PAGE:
Whole Body Transplants Will Be Possible In Two Years: Living Person’s Head Attached To Donor Body

Though it sounds like something from a science fiction novel, full body transplants may be a real world possibility in as little as two years. In fact, one doctor has already successfully transplanted the head of a monkey onto a different body. A different scientist was also able to create a two-headed dog fusing the head of a puppy to a larger dog. Now an Italian surgeon wants to take these experiments to the next level and offer full body transplants to humans who have suffered severe body trauma, such as wounded warriors. According to the surgeon, if funding becomes available, full body transplants could be possible in just two years.

New Scientist reports on Italian scientist Sergio Canavero’s plan to launch the world’s first attempt of a full body transplant at a U.S. surgical conference this year. Canavero works for the Turin Advanced Neuromodulation Group and has come up with a process he is calling “Gemini” that focuses on a spinal fusion protocol that could be used to transplant a “living” human head onto a donor body. The process would be designed to extend or improve the lives of individual’s suffering from nerve or muscle diseases or even terminal cancers. The process would require that the human head to be removed, yet kept alive, until it could be reattached to the donor body.

It may sound impossible; however, scientists of decades past have successfully transplanted both monkey and dog heads onto new bodies. Though the subjects in the monkey and dog transplants did not live beyond a few days, the fact that they lived at all was somewhat startling. However, the transplants were deemed “barbaric” so they were not continued. Canavero says that with advances in technology and surgical procedures, we now have all the right tools to successfully transplant the body without rejection and death. However, Canavero needs funding and a country that will allow the procedures to be performed.

The BBC points out that many countries may be hesitant to allow such controversial surgery and experiments to take place on their soil. Some even question the feasibility of such a surgery. Scientists who are opposed to the full body transplant call the procedure “grotesque” and bring up moral objection to experimenting in such a way on the human body. Others claim there are too many risks. Dr Stephen Rose, director of brain and behavioral research at the Open University, calls the whole idea “mad.”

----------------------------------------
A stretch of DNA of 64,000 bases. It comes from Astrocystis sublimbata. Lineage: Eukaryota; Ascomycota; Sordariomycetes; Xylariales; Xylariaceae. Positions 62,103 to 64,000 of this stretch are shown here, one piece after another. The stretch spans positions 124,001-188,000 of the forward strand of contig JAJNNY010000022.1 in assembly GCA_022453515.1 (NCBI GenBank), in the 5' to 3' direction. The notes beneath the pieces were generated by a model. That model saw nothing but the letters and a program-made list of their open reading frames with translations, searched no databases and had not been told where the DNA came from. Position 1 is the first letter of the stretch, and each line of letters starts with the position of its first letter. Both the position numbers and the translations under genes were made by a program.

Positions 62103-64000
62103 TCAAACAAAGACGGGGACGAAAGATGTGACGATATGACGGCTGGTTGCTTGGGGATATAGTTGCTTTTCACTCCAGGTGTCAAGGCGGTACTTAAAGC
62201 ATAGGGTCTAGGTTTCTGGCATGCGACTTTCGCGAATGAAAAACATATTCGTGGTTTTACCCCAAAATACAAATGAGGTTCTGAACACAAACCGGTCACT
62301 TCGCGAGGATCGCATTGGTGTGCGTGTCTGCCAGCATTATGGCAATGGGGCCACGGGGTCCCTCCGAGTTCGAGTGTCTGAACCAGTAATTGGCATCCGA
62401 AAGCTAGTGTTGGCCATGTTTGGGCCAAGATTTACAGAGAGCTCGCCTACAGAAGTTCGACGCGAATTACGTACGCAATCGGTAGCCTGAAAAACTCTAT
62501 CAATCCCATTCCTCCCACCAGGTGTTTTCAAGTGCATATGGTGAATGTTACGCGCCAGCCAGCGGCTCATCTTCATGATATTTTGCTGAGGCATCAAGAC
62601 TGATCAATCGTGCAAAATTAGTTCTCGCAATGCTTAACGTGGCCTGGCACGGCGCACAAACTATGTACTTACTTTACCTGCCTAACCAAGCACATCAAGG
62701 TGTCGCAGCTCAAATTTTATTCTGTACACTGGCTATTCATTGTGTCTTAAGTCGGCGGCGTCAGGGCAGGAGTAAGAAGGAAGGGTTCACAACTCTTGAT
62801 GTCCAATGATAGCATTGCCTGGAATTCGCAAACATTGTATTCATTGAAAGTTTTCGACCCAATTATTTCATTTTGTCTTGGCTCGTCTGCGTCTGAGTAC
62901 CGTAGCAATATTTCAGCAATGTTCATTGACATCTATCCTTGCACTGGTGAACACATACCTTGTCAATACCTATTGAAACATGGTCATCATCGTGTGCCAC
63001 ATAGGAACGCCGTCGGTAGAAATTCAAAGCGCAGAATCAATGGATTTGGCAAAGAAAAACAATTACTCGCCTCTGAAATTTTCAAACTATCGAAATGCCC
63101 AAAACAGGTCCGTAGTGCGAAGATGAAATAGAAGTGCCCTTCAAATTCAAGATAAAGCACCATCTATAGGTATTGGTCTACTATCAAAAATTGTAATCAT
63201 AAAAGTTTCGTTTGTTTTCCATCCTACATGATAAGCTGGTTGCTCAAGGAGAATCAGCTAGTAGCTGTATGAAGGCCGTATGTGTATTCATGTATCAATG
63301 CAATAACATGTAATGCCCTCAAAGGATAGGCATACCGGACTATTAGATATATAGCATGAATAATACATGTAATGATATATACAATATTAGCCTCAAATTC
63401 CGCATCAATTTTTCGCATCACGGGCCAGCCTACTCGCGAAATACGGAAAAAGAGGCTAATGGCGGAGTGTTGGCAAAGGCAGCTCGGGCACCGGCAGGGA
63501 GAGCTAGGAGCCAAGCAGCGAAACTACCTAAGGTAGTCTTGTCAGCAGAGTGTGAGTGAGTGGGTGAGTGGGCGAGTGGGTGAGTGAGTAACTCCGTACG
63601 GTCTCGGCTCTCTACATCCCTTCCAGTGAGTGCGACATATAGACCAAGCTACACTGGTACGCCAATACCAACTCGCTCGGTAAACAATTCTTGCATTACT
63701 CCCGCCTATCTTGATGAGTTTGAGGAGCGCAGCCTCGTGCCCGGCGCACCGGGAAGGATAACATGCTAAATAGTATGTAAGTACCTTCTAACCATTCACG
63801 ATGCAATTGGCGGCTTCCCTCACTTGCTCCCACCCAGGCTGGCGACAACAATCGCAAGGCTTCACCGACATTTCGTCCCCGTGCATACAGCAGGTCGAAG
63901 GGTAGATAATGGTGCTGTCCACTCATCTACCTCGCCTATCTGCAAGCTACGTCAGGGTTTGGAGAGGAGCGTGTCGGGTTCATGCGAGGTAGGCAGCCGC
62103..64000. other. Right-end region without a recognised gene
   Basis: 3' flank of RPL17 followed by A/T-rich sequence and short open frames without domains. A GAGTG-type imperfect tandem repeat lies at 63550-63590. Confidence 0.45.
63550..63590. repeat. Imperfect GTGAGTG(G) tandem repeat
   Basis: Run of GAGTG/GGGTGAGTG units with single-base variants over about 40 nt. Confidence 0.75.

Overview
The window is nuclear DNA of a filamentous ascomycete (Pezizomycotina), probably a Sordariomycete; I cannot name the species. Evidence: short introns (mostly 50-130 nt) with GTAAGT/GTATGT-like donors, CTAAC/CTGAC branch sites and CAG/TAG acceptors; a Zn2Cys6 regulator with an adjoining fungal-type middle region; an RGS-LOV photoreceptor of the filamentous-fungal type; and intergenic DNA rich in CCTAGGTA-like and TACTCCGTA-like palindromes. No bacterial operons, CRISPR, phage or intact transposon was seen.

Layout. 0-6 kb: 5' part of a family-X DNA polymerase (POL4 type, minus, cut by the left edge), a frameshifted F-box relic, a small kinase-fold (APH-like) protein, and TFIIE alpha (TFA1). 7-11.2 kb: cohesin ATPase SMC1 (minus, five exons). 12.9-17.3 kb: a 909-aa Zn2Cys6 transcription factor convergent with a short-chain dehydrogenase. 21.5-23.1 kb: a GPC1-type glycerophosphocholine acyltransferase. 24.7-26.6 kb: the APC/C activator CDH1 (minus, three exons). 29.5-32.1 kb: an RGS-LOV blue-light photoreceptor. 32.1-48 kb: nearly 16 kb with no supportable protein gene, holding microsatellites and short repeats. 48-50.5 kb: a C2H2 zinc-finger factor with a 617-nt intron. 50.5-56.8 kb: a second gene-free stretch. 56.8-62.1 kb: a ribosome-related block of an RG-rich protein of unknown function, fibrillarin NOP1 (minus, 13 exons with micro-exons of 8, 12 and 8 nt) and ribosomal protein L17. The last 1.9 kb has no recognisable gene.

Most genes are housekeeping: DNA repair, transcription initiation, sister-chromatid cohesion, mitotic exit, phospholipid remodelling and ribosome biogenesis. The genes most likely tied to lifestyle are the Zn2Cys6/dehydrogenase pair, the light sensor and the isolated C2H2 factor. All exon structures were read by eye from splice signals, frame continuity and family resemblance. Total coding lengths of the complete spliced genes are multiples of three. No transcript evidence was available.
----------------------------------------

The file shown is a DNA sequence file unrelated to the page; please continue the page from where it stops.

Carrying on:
“This is medical technology run completely mad and out of all proportion to what’s needed. It’s entirely misleading to suggest that a head transplant or a brain transplant is actually really still connected in anything except in terms of blood stream to the body to which it has been transplanted.”

Rose also brings up the question of “who” the person would really be after the transplant. Does a person’s entire being exist just in their head?

“Your person is largely embodied but not entirely in your brain.”

However, Professor Robert White, the doctor responsible for the monkey head transplant, says that there are real benefits to the possibility of full body transplants that should be researched.

“People are dying today who, if they had body transplants, in the spinal injury community would remain alive.”

Though scientists such as Rose say the head would simply be connected to a blood stream and remain “alive” without any nervous system capabilities, Canavero claims this is simply not true as the Gemini spinal fusion protocol would be used to re-attach the head to the spine and nervous system. If the full body transplant went as planned, the living head would be able to control the new donor body completely.

For those interesting in learning more about Professor White and his monkey head transplant, watch the video interview below.

Note: Some images in the video may be disturbing to some viewers.

What do you think of Sergio Canavero’s plan to attempt a full body transplant, or head transplant as some are calling it? Is the procedure ethical, or are there other considerations that should be discussed about the identity of the individual after the transplant?